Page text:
Wednesday, April 16, 2014

Advertise with us »

At Romney's high school alma mater, students split on support

Courtesy of Cranbrook
Republican nominee Mitt Romney shakes hands with his father, George Romney, at his 1965 Cranbrook graduation. Buy this photo

By Sam Gringlas, Daily Staff Reporter
Published November 4, 2012

When the polls close Tuesday evening and electoral maps light up on screens across the nation, Republican presidential nominee Mitt Romney will begin preparations.

The former Massachusetts governor and Michigan native will either start settling into the life of a defeated candidate or ready himself for four years in the White House.

But before all the rallies, debates, campaign yard signs and other efforts designed to propel Romney to Washington, young Mitt inhabited a place less foreign to Michiganders than the Beltway. Romney spent his formative years in Bloomfield Hills, an affluent Detroit suburb only 45 miles northeast of Ann Arbor.

As the time until Tuesday dwindles, neither campaign is giving up on winning over Bloomfield Hills and the state of Michigan. Even at Cranbrook, the elite college-preparatory school located in Bloomfield Hills that is Romney’s alma mater, allegiances remain divided.

It was among Cranbrook’s Tudor-style brick and stone buildings, nestled on 319 acres of converted farmland, that the future presidential candidate began seventh grade classes in 1959.

In May, the Washington Post article investigated Romney’s time at Cranbrook beyond his participation in the glee club, the cross country team and his role as hockey manager. Through interviews with his classmates, the Post detailed several Romney pranks, including an incident where Romney allegedly harassed a homosexual student.

“That definitely brought extra media attention,” Cranbrook senior George Gheordunescu, co-president of Cranbrook’s chapter of the Teenage Republicans, said. “You can’t go to Cranbrook and not feel connected to the student body. I would like Mitt Romney to be more open about his years at Cranbrook. He doesn’t talk about his years in school.”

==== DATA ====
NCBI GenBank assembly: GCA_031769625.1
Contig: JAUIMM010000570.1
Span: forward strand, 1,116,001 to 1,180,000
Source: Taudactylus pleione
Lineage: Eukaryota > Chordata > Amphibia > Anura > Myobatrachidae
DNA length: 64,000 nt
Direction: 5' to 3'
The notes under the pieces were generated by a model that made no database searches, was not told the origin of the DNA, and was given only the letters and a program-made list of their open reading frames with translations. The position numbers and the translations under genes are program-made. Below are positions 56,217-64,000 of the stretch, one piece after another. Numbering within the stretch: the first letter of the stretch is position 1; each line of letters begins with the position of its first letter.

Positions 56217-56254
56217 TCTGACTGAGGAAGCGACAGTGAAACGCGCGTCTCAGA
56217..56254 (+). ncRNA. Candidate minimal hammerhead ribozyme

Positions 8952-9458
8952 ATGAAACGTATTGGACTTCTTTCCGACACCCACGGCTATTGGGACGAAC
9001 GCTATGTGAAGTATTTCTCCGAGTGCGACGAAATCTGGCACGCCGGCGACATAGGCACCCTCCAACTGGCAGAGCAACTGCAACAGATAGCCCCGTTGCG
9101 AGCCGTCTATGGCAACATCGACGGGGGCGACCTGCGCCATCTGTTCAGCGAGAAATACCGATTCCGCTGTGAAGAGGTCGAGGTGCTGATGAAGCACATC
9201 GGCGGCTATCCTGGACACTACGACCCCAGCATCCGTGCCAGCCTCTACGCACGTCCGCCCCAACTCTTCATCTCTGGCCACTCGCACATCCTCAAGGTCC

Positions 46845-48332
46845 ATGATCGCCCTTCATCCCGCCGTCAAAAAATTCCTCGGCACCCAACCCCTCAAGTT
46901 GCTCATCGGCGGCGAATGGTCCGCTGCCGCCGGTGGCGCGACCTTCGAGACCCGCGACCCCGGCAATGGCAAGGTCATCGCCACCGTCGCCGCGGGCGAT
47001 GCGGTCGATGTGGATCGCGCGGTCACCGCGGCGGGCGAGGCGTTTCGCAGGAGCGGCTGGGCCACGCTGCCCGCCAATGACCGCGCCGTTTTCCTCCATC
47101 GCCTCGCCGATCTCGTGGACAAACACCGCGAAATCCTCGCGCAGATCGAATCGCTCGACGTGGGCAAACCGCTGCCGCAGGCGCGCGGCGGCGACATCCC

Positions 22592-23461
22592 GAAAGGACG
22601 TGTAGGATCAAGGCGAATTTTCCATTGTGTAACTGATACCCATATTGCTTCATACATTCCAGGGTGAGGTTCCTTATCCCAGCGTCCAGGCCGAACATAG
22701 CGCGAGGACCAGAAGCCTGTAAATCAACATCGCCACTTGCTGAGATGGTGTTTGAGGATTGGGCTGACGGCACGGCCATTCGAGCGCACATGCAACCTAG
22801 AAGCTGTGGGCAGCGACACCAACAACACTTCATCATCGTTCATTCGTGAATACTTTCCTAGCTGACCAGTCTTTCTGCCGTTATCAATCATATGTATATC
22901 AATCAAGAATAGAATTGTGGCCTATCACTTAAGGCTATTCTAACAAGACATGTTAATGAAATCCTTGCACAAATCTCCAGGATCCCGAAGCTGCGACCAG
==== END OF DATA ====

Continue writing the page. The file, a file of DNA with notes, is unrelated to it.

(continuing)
To meet the demands of journalists digging into Romney’s Cranbrook years, the school created a page on its website to field requests for information and maintains a policy of not commenting on the election.

“It would certainly be a sense of enormous pride to have one of our alumni elected to the highest office in the land,” the website states. “However, as a matter of policy, Cranbrook Schools does not and will not endorse any political ideology, party or candidate.”

Karen Santana-Garces, the president of Cranbrook’s Club for Liberals and Democrats, said though students are excited about his status as an alum, it hasn’t been a critical driving force in influencing student support.

“It is exciting that he is an alumni, but that’s not really the main support that he has,” Club for Liberals and Democrats president Karen Santana-Garces said. “I think it’s more about your political beliefs.”

Gheordunescu said it’s hard to tell where the majority of student support lies. Like Santana-Garces, he said Romney’s Cranbrook roots haven’t played a significant role.

“A lot of people say it’s cool that Romney went to our school, but I don’t think they are going to make their decision based on that,” Gheordunescu said. “I don’t think that has as much of an effect as people might think.”

Both Gheordunescu and Santana-Garces emphasized the economy and college affordability as issues most important to students.

“Being able to afford a college education is a very important issue,” Gheordunescu said. “Once we graduate from college, we want to be able to find good jobs and start our own lives.”

Cranbrook tuition itself is comparable to that of a college education. While the school provides scholarships and financial aid, and bases tuition around a family’s income level, regular tuition costs $28,300 per year for families earning more than $150,000 annually.

Still, Cranbrook prides itself on a diverse student body, contributing to divided electoral sentiments.